This is but a random sampling and it's doubtful that there's a more comprehensive collection anywhere. Ben undoubtedly knows more about the publication of tobacco titles and their history than most could imagine; he's been studying the subject and been intimately involved with the industry longer than most of us have been alive.

Ben no longer maintains the regular distribution of Antiquarian Tobacciana. Most of us find our information online these days, and the internet is certainly convenient, but it's sobering to realize the enormous resources available through books that will likely never be downloadable or viewable through a website, especially regarding antiques.

There is wisdom in books, and Ben Rapaport has followed that wisdom and shared it worldwide, in the process garnering the appreciation of thousands and reaping awards from every corner of the pipe world. He's contributed more than we can fathom and understands the history of tobacciana beyond the dreams of most. "There are books out there that I bet you don't even know exist. Most people don't, but I've been following this field for almost 70 years." Even so, he doesn't slow down. He keeps working, sharing knowledge, and elevating our community.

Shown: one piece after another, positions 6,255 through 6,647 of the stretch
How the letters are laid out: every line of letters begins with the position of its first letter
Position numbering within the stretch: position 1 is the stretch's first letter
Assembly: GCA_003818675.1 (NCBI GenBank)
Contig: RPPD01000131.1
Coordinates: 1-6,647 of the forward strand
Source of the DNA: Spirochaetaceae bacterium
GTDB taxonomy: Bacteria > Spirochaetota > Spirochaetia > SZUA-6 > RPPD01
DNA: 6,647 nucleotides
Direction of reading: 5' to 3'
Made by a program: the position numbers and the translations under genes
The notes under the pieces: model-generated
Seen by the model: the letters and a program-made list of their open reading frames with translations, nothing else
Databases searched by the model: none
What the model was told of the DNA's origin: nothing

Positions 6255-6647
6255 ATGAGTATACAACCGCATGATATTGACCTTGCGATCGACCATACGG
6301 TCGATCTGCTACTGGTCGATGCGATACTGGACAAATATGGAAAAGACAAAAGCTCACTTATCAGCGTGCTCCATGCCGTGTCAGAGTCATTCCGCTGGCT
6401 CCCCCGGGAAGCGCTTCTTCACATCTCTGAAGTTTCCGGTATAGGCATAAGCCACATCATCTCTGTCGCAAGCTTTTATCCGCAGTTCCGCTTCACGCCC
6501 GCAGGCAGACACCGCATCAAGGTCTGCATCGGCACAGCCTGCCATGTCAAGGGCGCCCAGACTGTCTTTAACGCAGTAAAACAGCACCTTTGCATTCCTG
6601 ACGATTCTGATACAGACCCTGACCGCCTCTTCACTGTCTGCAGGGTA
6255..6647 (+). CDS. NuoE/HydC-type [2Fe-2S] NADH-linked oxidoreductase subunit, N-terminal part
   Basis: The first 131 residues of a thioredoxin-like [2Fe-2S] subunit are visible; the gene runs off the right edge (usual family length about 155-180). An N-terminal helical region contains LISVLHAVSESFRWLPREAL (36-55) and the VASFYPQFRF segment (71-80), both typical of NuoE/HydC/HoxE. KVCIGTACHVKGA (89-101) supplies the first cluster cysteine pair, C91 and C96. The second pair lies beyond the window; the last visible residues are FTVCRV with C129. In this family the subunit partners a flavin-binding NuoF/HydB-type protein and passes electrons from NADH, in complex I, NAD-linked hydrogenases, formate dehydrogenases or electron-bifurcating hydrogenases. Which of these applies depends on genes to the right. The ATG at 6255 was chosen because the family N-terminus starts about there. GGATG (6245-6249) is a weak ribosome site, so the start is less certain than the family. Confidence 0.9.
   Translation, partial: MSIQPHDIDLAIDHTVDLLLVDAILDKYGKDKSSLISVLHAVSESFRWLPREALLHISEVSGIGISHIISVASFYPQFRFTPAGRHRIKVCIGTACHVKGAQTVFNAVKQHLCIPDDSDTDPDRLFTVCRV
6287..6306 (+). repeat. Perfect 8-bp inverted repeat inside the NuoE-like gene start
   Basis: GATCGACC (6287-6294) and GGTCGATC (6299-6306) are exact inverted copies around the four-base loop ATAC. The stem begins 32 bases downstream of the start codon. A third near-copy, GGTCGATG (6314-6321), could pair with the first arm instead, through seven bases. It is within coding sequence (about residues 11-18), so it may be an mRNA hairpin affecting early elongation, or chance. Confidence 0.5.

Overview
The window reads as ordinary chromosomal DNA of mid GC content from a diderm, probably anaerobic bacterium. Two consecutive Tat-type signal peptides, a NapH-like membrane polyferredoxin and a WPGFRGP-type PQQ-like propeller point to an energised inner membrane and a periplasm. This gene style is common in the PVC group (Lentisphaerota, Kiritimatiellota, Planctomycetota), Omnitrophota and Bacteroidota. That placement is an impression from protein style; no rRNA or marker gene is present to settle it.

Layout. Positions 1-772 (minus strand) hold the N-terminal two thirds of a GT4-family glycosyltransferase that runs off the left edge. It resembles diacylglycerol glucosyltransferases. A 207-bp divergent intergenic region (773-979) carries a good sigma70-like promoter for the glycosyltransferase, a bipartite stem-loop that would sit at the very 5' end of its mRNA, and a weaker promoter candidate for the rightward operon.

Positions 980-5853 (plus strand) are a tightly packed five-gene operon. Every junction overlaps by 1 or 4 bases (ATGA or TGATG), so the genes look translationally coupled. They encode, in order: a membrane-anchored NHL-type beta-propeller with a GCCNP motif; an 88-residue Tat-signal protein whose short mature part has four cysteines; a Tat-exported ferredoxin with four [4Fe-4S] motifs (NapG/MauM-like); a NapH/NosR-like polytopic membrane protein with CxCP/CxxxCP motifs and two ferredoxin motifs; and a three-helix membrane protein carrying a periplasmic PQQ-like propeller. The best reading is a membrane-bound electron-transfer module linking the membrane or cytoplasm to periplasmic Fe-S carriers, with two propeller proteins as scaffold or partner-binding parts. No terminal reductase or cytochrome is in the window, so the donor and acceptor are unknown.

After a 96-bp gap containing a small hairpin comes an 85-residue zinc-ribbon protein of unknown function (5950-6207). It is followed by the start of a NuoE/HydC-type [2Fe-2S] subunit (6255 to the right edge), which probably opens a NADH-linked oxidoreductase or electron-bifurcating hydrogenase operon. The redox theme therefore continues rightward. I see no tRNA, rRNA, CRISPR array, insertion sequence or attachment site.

Category:   Makers and Artists
Tagged in:   Estate Pipes Pipe Culture Tobacco


    • Rick Newcombe on December 26, 2021
    • Ben Rapaport is a legend among pipe collectors. He has written so many interesting books and articles on the subject that it is hard to keep track. My personal favorite was his book about pipe smoking during the Civil War. I just bought his newest book and am excited about reading it. Ben is also a very nice person who is eager to help other pipe smokers.

    • Joseph Kirkland on December 26, 2021
    • Chuck, another great article. I look forward to reading his books in the new year.